BERLIN (Reuters) - Germany hopes to put an unmanned space craft into the moon’s orbit in the early part of the next decade, a senior German official said on Wednesday.
The lunar orbit mission will be useful for scientific research, Deputy Economy Minister Peter Hintze, the government’s aerospace coordinator, told reporters. “It is also a chance for Germany to prove its competence in this area.”
Hintze said a report prepared by the German Aerospace Centre (DLR) would be presented to the government for consideration.
“The essence of this report is that it is possible and it makes sense,” he said. “The political decision has not been made yet.”
The project would be called LEO — Lunar Exploration Orbiter — and could be fired into space in 2012 if decisions are made and sufficient financing found, Hintze said.
He said initial costs for the project would be around 350 million euros ($513.6 million), which would cover the planning, building and launch of the spacecraft.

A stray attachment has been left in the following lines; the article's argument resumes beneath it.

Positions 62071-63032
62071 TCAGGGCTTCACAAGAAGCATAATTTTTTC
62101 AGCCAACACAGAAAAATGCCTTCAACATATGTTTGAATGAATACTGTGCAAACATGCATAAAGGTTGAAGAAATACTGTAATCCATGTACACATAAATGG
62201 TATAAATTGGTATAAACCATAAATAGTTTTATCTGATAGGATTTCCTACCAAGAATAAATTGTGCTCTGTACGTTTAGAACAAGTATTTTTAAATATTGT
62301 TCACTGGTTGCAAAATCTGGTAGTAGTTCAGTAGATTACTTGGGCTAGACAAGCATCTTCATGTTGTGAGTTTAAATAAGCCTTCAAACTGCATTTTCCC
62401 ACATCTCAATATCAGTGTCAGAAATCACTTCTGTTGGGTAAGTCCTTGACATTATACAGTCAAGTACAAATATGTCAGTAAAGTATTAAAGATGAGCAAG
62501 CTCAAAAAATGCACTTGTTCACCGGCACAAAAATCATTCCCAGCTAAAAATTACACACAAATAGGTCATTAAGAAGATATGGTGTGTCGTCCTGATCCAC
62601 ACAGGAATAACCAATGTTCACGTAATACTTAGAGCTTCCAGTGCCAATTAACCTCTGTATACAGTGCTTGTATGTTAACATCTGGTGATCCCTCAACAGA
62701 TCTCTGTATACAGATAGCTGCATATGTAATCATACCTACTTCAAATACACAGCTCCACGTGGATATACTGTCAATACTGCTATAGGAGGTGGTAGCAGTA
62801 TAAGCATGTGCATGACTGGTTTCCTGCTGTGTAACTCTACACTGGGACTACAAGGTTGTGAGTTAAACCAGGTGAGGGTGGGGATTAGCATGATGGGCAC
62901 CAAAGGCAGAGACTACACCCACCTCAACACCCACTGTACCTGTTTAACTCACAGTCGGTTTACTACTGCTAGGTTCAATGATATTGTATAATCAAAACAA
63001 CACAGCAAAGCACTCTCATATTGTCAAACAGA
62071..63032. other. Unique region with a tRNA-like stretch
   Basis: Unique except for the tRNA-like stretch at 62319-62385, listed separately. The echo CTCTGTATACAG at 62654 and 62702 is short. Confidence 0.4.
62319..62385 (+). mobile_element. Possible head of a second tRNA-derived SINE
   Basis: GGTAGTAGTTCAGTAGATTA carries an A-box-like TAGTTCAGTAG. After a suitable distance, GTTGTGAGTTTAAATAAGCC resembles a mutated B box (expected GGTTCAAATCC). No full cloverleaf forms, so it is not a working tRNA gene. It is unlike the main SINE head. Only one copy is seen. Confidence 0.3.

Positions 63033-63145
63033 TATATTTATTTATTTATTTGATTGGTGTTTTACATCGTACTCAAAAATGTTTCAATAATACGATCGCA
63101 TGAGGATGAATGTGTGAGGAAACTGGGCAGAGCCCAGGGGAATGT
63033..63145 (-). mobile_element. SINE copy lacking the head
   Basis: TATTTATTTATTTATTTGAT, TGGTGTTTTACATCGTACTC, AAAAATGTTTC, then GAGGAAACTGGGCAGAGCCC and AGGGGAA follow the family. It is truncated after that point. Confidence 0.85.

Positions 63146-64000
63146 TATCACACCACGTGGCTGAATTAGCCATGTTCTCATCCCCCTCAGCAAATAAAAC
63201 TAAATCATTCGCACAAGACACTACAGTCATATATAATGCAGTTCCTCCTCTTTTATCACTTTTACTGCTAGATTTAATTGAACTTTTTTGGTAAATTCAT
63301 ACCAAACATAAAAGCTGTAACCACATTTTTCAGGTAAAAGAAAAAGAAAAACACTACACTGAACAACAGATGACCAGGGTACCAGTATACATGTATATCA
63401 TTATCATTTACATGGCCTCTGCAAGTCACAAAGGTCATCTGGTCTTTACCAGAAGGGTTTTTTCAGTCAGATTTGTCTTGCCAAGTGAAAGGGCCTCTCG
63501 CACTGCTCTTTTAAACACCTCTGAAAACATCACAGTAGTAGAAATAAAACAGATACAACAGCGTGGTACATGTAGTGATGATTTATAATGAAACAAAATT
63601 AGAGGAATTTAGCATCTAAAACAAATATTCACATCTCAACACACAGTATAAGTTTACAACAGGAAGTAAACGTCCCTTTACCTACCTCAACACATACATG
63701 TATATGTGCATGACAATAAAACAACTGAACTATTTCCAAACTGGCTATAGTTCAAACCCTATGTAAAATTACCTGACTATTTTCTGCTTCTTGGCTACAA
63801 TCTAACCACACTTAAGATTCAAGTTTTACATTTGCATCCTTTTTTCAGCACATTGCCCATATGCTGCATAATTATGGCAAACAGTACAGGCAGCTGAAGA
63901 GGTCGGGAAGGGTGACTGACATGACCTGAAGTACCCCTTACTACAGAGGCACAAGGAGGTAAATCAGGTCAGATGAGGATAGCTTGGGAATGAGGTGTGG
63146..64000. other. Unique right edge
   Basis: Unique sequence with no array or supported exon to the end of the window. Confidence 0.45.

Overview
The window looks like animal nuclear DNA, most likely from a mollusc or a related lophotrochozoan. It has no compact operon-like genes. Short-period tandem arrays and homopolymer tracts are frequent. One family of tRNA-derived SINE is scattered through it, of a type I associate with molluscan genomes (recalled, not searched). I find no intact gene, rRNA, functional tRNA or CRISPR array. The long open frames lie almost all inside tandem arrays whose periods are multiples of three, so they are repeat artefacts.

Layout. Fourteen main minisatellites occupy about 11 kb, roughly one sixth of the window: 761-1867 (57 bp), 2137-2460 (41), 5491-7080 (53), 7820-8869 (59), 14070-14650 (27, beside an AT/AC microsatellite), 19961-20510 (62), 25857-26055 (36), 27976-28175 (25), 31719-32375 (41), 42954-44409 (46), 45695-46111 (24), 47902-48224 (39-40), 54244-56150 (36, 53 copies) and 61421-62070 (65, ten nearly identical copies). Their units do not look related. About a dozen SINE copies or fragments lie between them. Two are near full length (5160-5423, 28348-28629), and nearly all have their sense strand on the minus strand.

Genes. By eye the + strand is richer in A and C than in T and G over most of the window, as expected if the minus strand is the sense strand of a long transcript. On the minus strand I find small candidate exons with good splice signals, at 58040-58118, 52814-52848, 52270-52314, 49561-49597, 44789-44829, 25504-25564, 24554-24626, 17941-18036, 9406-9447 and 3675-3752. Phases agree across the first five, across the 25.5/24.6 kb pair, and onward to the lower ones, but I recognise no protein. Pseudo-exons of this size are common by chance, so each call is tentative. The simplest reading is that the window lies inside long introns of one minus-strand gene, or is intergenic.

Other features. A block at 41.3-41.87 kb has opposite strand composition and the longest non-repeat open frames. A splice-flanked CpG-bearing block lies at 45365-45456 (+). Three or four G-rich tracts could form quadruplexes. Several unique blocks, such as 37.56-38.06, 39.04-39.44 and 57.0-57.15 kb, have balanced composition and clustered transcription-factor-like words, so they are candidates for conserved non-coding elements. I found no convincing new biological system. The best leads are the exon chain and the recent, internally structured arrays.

DLR head Johann-Dietrich Woerner said the project was not intended to compete with efforts of the European Space Agency (ESA), of which the DLR is a member, but to complement them.
“A lunar mission would be a building block and would not be against Europe or against cooperation,” he said, adding that the Germans had discussed the project with NASA, ESA and the Russian Space Agency.
Both Woerner and Hintze said Germany has no plans for a manned lunar mission or a moon landing. But Woerder noted the LEO craft would be 50 kms (30 miles) above the moon’s surface.
Reporting by Louis Charbonneau; Editing by Stephen Weeks